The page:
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Why I don't like Go

27. 10. 2020

The reason is very simple: Because I cannot directly express what I want to express. All the time I'm forced to jump through hoops and do everything in a convoluted way which never leads directly to desired target.

The main reason is missing parametric polymorphism, in less civilized lands also known as the generics. Without it it's not possible to create powerful and safe abstractions. Dijkstra said "The purpose of abstraction is not to be vague, but to create a new semantic level in which one can be absolutely precise" and he was absolutely right. Now don't be confused, I'm not talking about type level programming, monad transformers and other confusing rubbish, my desires are much more pedestrian, I'm talking about methods like map and filter --- do the same thing with objects of different types.

This rant was initiated by article talking at length how C++ is terrible and Go is much better alternative. Author demonstrated his point on a sample C++ program, which he rewrote to Go. Even modern C++ is a horrible mess, no doubt about it, but Go is not much better. There's still too much noise and useless diversions. It feels like a natural language spoken by somebody who never progressed past 5th grade level. As such he's missing vocabulary needed to effectively communicate complex thoughts and he's doomed to describe them over and over again.

I rewrote the sample to Scala and basically everything in the program leads directly towards desired target. It's like a good screenplay where every word moves a plot towards a conclusion. There too almost every token is dealing with a problem at hands and i don't have to handle unnecessary repetitive details to make the god of compilers happy. In a statically typed language this is possible precisely because of the parametric polymorphism.

import scala.collection.mutable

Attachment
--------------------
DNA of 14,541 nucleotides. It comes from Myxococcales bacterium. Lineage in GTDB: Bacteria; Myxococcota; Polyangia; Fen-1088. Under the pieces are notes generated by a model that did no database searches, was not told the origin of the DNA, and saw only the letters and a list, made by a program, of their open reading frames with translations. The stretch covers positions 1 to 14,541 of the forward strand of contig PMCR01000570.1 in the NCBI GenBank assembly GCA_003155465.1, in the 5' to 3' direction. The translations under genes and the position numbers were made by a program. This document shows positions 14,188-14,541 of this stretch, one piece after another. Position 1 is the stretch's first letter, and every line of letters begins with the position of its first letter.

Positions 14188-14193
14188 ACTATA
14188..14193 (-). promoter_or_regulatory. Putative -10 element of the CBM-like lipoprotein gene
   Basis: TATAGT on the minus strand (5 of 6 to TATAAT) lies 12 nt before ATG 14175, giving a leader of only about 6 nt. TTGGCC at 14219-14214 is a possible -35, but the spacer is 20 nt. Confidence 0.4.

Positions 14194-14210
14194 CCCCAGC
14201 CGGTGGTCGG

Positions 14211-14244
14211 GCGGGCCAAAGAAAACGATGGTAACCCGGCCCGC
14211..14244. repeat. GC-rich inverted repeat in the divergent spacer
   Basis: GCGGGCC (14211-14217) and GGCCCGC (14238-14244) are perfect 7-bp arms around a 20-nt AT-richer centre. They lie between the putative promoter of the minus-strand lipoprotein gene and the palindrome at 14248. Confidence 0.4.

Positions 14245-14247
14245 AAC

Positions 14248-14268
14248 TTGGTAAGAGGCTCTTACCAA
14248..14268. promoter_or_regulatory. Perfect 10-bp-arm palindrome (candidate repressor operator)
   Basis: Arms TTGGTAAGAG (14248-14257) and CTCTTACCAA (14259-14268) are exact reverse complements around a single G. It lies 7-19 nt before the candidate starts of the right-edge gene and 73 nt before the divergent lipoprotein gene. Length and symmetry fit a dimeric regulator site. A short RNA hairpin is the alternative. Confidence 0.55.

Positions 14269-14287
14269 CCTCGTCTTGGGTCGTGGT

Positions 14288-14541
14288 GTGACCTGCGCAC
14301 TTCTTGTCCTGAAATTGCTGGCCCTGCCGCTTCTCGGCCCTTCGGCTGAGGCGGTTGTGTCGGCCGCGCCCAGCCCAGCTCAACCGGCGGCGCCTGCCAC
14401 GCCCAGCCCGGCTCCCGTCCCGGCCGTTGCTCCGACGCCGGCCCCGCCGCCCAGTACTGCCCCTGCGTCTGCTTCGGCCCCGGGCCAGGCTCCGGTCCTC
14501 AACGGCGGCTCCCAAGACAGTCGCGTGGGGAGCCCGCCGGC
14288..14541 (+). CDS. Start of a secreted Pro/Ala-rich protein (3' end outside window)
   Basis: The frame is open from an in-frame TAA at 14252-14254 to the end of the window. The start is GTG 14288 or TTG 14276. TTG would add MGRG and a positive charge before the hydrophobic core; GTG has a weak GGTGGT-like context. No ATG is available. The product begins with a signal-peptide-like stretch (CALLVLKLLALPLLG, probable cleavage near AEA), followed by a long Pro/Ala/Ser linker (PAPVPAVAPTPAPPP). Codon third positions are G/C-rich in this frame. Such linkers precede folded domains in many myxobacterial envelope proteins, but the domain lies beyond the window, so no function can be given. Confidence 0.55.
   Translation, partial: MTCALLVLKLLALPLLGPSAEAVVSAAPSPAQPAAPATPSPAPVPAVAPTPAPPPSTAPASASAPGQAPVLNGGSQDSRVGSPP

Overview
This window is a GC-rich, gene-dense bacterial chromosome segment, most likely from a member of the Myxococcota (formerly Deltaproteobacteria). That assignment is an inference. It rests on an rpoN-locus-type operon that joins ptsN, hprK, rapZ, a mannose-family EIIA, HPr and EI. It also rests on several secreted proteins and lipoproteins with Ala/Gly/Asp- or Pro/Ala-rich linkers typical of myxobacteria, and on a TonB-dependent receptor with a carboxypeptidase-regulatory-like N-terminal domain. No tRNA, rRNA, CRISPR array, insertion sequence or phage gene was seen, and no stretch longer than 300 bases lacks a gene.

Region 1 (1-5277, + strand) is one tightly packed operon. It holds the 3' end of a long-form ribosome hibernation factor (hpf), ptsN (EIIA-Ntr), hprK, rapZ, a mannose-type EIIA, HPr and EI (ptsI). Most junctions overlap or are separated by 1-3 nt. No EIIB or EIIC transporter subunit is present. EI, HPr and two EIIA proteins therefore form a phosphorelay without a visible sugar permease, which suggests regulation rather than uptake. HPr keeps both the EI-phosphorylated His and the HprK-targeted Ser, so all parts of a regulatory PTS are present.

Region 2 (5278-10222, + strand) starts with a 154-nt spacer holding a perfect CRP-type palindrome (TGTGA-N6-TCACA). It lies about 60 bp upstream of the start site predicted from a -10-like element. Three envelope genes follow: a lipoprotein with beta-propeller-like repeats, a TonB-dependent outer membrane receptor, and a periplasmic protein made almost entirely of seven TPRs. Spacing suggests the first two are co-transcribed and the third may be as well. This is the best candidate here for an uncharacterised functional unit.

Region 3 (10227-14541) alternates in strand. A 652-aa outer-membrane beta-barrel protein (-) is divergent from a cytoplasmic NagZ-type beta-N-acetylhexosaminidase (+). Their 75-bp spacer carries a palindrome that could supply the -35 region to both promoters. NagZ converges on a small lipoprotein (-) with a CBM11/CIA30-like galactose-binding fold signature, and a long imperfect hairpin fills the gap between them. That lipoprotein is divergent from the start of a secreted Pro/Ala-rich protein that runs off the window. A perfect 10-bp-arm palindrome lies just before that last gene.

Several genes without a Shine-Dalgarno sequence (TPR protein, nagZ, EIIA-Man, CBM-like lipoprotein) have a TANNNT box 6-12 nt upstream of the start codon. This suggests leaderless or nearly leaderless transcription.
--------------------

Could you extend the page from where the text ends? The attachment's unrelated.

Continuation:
import scala.jdk.StreamConverters._
import java.nio.file._

val wordRegex  = "(?i)([a-z]{2,})".r
val wordCounts = mutable.Map[String, Int]().withDefaultValue(0)

for {
  f <- Files.walk(Paths.get(".")).toScala(Iterator)
  if Files.isRegularFile(f) && f.toString.endsWith(".txt")
  str = io.Source.fromFile(f.toFile, "utf-8").mkString
  word <- wordRegex.findAllIn(str.toLowerCase)
} wordCounts(word) += 1

wordCounts.toSeq.sortBy { case (k, v) => ~v }.take(10).foreach(println)

Ok, there's a few strange bits like .toScala(Iterator) to bridge a gap between Scala and Java API, or => ~v to descending sort by integer. Those are not necessary, only the most direct ways how to do those things. If I would like to do it in a way more obvious for untrained observer, I could. I could write it all by loops and ifs. On the other hand in languages without parametric polymorphism, there's no other way, that choice of a better abstraction is not possible and primitive tinkering is the best what we can hope for.

Also I wrote the program in D language whose raison d'être is to be more readable and sane C++ and again: the code is short, direct, readable and to the point. Almost every function is a template, not the same as parametric polymorphism, but still it allows very flexible and concise API.

import std.file;
import std.regex;
import std.string;
import std.array;
import std.algorithm;
import std.stdio;

void main() {
  auto wordRegex = regex("([a-z]{2,})", "i");
  int[string] wordCounts;

  foreach (f; dirEntries(".", "*.txt", SpanMode.depth)) {
    if (!isFile(f)) continue;
    auto str = readText(f).toLower;

    foreach (m; matchAll(str, wordRegex)) {
      wordCounts[m[0]]++;
    }
  }

  auto wordsArray = wordCounts.byKeyValue.array;
  auto top10 = topN!"a.value > b.value"(wordsArray, 10);

  foreach (pair; top10) {
    writeln(pair.key, " ", pair.value);
  }
}

And that's everything I wanted to say. Parametric polymorphism is the key to expressivity, brevity and elegance. But on the other hand what do I, as non-developer, actually know...

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píše k47 (@kaja47, k47)